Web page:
Pregnancy and maternity

Couple at an antenatal scan

Quick links:


The Equality and Human Rights Commission defines pregnancy as the condition of being pregnant or expecting a baby, while maternity refers to the period after the birth and is linked to maternity leave in the employment context.

In the non-work context, protection against maternity discrimination is for 26 weeks after giving birth, and this includes treating a woman unfavourably because she is breastfeeding.

Scottish Government Evidence Reviews

The Scottish Government has published a series of Equality Evidence Reviews to inform the development of the public sector equality outcomes. The reviews explore available evidence about the scale and severity of issues faced by people with protected characteristics. View the review covering Pregnancy and Maternity.


ISD Scotland has the most up-to-date information about maternity and births in Scotland. This includes information about maternal age and deprivation and teenage pregnancies.

Research by One Parent Families estimates that in 2009 there were over 174,000 lone parents with 295,000 children in Scotland. Nine out of 10 lone parents are women.


A number of Scottish Government policies drive the work to improve the lives of pregnant women, those in the maternity period and their young children:

  • Improving Maternal and Infant Nutrition: A Framework for Action aims to ensure that all children have the best possible start to life, are ready to succeed and live longer, healthier lives. The framework is aimed at a wide variety of organisations with a role in improving maternal and infant nutrition but primarily the NHS, local authorities, employers, the community and voluntary sector.
  • The Refreshed Framework for Maternity Care in Scotland sets out the vision for Scotland´s maternity services, including the provision of quality parent education services that meet the needs of all parents. The Framework outlines the principles which govern maternity services from pre-conception, through pregnancy, childbirth and postnatal care and into parenthood in Scotland.
  • The Early Years Framework is about giving all children the best start in life and the steps the Scottish Government, local partners and practitioners in early years services need to take to achieve this. At the heart of the framework is an approach which recognises the right of all young children to high quality relationships, environments and services which offer a holistic approach to meeting their needs. Such needs should be interpreted broadly and encompass play, learning, social relationships and emotional and physical wellbeing.
  • Equally Well outlines an early intervention method as the key approach to take with early years. The recommendations set out in Equally Well support the approach outlined in The Early Years Framework.
  • The Getting it Right for Every Child (GIRFEC) approach establishes the principle of giving all children and young people the best possible start in life as a priority for all services. It sets out the approach for all services to assess and understand how best to meet individual needs. Getting it Right for Every Child builds from the universal services of health and education and sets out a national programme of transformational change to ensure that each child is: safe, healthy, active, nurtured, achieving, respected, responsible and included. For all professionals, there are legal powers and duties, professional protocols, quality standards and a range of professional guidance.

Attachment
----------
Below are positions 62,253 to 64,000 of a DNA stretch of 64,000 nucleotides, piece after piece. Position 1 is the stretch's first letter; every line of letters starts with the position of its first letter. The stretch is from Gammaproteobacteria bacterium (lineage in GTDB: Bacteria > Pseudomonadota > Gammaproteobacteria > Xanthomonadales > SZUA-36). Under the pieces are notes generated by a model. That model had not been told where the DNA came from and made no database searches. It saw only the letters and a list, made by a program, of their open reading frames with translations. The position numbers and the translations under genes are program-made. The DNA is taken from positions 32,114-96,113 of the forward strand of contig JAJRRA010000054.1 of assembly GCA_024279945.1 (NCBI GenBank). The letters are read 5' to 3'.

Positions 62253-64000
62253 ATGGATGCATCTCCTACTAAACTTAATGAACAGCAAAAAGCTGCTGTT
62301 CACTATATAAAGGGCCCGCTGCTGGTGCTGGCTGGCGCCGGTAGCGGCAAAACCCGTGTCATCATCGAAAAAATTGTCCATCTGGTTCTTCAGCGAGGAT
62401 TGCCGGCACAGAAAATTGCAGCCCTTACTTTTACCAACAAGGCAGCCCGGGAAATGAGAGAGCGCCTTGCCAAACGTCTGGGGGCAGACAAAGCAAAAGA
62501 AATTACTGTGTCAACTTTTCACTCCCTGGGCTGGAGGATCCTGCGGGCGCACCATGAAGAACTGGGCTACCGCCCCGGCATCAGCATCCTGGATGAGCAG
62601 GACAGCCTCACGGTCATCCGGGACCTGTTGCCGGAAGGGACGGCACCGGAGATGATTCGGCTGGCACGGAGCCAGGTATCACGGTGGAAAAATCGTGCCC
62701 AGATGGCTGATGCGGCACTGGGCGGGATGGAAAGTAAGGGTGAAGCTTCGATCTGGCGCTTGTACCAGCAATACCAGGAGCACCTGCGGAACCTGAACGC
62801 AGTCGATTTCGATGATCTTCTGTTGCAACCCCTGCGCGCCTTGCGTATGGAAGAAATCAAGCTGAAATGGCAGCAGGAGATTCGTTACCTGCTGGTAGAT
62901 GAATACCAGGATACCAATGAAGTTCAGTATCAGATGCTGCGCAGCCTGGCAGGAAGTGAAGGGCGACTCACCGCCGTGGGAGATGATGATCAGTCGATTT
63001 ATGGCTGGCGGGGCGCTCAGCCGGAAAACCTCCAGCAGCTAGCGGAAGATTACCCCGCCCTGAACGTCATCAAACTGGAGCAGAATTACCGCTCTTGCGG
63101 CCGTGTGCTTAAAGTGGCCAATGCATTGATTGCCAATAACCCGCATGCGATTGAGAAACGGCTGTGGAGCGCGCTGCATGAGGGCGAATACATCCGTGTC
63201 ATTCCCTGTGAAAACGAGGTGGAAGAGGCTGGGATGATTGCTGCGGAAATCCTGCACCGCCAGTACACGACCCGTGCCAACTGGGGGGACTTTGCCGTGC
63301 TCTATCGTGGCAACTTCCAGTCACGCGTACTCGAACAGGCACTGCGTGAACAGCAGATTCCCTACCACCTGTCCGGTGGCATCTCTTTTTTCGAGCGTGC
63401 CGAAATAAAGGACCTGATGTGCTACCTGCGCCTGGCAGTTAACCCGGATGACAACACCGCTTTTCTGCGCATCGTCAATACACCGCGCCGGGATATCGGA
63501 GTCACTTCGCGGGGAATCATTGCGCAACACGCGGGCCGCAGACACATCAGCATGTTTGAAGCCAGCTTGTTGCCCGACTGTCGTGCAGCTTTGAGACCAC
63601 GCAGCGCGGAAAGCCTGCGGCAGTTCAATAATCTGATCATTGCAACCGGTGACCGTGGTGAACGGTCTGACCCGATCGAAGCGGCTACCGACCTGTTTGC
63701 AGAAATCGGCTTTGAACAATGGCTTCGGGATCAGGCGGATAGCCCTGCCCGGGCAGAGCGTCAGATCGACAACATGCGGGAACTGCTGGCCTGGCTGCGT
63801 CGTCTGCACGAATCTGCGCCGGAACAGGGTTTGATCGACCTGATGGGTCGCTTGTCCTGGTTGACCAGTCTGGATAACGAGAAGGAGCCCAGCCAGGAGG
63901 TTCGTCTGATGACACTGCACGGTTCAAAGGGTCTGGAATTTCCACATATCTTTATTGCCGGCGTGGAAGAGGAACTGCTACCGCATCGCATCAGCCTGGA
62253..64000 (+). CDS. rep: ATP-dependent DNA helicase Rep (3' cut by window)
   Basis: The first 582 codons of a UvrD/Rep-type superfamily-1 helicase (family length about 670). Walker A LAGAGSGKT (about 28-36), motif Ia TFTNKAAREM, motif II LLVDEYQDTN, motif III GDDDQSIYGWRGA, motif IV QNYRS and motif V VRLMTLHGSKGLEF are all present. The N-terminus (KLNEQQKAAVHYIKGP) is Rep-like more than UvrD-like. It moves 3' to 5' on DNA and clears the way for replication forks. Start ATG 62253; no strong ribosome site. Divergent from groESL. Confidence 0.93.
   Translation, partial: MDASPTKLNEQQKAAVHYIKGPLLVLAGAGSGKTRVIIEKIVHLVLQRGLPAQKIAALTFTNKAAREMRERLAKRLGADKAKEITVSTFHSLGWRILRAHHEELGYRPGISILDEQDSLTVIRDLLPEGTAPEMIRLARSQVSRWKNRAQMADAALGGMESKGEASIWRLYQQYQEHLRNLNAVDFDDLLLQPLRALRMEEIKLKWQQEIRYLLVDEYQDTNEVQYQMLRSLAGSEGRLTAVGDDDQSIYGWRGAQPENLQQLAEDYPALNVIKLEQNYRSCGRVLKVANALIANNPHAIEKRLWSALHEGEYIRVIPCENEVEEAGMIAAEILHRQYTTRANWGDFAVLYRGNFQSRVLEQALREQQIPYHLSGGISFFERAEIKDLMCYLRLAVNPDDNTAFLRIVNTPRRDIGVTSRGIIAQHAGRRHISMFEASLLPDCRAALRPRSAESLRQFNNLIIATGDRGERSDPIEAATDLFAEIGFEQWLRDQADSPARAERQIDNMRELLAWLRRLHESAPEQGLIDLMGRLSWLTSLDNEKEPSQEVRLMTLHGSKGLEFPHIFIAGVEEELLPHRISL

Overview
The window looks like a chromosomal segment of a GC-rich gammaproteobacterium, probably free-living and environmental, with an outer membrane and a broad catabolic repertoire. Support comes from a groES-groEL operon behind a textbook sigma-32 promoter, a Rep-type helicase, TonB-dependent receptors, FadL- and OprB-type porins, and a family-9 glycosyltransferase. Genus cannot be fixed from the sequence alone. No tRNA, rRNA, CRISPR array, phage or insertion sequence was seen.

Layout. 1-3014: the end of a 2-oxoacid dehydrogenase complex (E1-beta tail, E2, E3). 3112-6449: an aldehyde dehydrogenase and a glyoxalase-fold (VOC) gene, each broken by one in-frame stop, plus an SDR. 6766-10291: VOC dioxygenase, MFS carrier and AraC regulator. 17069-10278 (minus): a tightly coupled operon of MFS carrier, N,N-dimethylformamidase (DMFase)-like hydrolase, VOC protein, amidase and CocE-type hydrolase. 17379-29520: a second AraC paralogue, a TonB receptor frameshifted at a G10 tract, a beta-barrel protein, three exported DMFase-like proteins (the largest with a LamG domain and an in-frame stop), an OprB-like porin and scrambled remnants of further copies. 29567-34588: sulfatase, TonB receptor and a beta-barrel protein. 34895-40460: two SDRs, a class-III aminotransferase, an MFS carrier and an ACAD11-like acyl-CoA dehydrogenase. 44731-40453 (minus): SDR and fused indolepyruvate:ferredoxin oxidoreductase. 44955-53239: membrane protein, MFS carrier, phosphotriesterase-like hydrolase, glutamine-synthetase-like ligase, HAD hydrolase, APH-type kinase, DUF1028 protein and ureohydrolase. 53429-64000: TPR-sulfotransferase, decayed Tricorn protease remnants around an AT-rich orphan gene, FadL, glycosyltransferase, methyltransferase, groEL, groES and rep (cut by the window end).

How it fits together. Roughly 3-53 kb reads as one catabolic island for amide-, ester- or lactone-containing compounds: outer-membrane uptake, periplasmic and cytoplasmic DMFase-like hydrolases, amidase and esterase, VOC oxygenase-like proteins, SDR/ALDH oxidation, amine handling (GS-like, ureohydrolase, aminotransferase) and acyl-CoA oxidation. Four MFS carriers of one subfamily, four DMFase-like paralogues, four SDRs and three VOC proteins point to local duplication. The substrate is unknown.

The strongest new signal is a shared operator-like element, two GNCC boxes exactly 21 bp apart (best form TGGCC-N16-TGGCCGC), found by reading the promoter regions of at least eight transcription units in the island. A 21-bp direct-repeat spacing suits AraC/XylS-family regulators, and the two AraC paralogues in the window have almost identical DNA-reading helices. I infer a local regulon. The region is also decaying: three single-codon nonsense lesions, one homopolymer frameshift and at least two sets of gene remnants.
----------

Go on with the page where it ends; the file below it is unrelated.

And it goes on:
Further policy context can be found on the Maternal and Early Years website.


The Equality Act 2010 came into force in October 2010 and provides a legal framework to protect the rights of individuals and advance equality of opportunity for all. There are nine ‘protected characteristics’ under the Act including pregnancy and maternity.

The Equality Act 2010 provides women protection from pregnancy and maternity discrimination at work and outside of the workplace in areas including higher education and service provision.

Pregnancy and maternity-related discrimination can occur outside of the workplace if a woman is treated unfavourably because:

  • of her pregnancy
  • she has given birth within the past 26 weeks and, in particular, because she is breastfeeding.

Pregnancy and maternity-related discrimination can occur in employment if a woman is treated unfavourably because:

  • of her pregnancy
  • of pregnancy-related illness
  • she is on compulsory maternity leave, that is, for two weeks or four weeks if she is working in a factory)
  • she is exercising her right to take ordinary or additional maternity leave.

Source: Equality Challenge Unit - Pregnancy and Maternity: key legislation.

Updated May 2015

We use cookies to help improve this website. You can change your cookie settings at any time. Otherwise, we'll assume you're OK to continue. Don't show this message again